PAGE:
Fri. Apr 19th, 2024

When they launched ProXalys in 2022, Thierno Sakho and Abdoulaye Faye’s first aim was to bring small-scale agricultural producers and retailers closer together. They developed a digital solution that identifies available agricultural products and organizes last-mile delivery, without intermediaries.

Over time, the company’s positioning moved away from logistics and towards software. The application took on new functionalities. Shopkeepers could not only organize their supplies, but also request deferred payment, keep accounts and assess their level of profitability.

Called ProBoutik, the application is above all a valuable tool for financial inclusion. It records and analyzes the merchant’s cash flow and then calculates their level of financial solvency by assigning a score. The shopkeeper can then use this data to approach microfinance institutions to obtain credit more easily.

This is increasingly appealing to the informal sector, which has begun to modernize. ProBoutik now brings together nearly 8,000 merchants. By the end of the year, the tool is aiming to have 100,000 users.

Fundraising and international expansion

While ProXalys no longer has warehouses or a fleet of vehicles to maintain, it is looking to invest massively in its technology, data and artificial intelligence teams. The success of its recent fund-raising should enable it to expand its ranks and conquer the Ivorian market.

For the start-up, this decisive step towards internationalization required months of preparation, including work with the Senegal Tech project run by the Netherlands Trust Fund V (NTF V) at the International Trade Centre (ITC).

‘The NTF V project gave us access to two major events in the agricultural economy (SARA 2023) and the fintech industry (Next Fintech Forum) in Abidjan,’ Thierno Sakho said. ‘It was an opportunity for us to initiate partnerships and appreciate the potential for development in Côte d’Ivoire. Step by step, the NTF V project has also helped us to prepare our capital raising and through resolutely operational training.’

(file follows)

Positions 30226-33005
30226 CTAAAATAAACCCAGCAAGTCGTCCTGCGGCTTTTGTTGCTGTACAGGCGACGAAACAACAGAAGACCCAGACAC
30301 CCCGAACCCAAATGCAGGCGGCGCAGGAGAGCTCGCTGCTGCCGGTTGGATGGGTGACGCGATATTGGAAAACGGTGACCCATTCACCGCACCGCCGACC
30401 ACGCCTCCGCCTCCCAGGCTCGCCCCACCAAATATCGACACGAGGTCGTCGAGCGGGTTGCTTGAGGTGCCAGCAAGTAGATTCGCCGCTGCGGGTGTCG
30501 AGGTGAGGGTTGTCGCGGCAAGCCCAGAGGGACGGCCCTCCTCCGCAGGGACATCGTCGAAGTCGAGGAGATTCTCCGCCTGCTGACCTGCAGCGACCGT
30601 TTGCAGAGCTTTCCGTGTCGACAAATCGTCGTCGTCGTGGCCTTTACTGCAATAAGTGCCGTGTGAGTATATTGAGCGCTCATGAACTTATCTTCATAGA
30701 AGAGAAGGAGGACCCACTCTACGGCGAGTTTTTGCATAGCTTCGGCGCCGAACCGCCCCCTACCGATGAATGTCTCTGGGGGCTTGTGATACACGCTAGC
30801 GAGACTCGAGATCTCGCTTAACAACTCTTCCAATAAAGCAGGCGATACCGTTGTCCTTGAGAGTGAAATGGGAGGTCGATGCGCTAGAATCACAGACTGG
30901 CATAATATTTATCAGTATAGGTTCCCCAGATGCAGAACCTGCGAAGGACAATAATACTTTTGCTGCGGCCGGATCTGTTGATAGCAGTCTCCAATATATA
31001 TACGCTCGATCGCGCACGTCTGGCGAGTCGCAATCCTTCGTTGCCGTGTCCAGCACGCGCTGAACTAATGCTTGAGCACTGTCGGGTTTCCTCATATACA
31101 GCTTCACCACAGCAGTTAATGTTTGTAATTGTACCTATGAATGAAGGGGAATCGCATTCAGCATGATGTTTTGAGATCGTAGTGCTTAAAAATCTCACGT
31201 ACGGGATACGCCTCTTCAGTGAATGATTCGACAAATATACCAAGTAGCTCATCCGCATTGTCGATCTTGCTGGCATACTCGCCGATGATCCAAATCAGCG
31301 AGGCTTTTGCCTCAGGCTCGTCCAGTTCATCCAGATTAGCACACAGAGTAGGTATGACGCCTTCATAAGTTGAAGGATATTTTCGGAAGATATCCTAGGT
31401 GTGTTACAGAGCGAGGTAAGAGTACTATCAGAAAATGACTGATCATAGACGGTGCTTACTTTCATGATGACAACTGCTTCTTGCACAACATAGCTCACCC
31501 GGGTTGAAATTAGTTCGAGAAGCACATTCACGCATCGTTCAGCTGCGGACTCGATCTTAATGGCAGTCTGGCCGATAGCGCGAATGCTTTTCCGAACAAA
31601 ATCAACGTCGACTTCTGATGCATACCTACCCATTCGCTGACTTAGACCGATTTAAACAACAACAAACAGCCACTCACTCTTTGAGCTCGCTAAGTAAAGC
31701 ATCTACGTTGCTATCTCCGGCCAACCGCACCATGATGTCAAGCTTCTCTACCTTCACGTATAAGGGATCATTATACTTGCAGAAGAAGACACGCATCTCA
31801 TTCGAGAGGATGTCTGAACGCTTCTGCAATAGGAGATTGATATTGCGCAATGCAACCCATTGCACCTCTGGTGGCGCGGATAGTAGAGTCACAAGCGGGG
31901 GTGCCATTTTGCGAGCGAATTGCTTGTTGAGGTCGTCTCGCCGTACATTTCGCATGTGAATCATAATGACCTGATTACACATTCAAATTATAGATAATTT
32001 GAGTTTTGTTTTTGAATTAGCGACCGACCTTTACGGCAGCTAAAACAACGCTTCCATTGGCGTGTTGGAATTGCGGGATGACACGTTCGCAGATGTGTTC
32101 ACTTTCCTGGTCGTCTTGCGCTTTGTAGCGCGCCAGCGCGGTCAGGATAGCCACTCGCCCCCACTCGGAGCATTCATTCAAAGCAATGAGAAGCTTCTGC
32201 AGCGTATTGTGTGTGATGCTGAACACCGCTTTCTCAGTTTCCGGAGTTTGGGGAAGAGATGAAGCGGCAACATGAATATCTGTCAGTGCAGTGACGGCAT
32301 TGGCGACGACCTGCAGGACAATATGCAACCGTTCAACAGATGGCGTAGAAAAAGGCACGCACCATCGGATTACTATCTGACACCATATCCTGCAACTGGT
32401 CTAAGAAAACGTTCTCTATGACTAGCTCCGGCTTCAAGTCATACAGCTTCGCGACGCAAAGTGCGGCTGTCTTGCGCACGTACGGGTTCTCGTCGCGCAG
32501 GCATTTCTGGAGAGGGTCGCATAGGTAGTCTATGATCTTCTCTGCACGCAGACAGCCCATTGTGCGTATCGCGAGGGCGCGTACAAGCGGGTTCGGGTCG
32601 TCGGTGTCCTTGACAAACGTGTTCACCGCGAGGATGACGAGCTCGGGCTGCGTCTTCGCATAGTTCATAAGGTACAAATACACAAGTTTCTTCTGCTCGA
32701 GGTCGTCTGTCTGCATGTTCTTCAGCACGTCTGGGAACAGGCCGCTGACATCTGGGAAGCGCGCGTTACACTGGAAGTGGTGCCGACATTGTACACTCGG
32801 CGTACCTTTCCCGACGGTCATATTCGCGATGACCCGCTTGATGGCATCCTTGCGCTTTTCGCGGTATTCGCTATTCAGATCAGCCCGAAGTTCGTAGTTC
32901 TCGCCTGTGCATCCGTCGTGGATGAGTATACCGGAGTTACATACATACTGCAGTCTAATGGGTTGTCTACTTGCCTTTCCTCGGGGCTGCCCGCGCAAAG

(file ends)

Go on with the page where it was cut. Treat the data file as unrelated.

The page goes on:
This support gave ProXalys the legitimacy it needed in the eyes of leading investors such as 216 Capital Ventures, Haske Ventures and Digital Africa, raising a total of $500,000 in early 2024.

ProXalys is one of 16 fintech start-ups in French-speaking Africa to have benefited from Digital Africa’s Fuzé investment scheme.

‘The ambition of our investment fund is to strengthen the capacity of African digital entrepreneurs to design and deploy disruptive innovations on a large scale to serve the real economy,’ said Yann Azandegbe, Investment Associate for Digital Africa. ‘We were won over by the ProBoutik project because it brings the players in the agri-food chain closer together, while at the same time bringing traceability and modernization to the informal sector. This means more growth and jobs.’

Attentive to the need to surround itself with strategic partners likely to support its growth, ProXalys continues to forge ahead: as part of the NTF V project, the start-up recently met with the Octerra Capital fund, with whom a dialogue is currently underway.

About the programme

The Netherlands Trust Fund V (NTF) programme (July 2021 – June 2025) is based on a partnership between the Netherlands Ministry of Foreign Affairs and the International Trade Centre. NTF V supports SMEs in the digital technology and agribusiness sectors in Benin, Côte d’Ivoire, Ethiopia, Ghana, Mali, Senegal and Uganda. Its ambition is to contribute to an inclusive and sustainable transformation of agri-food systems partly through digital solutions, to improve the international competitiveness of local tech start-ups and to support the implementation of the export strategy of IT&BPO companies.

Distributed by APO Group on behalf of International Trade Centre.

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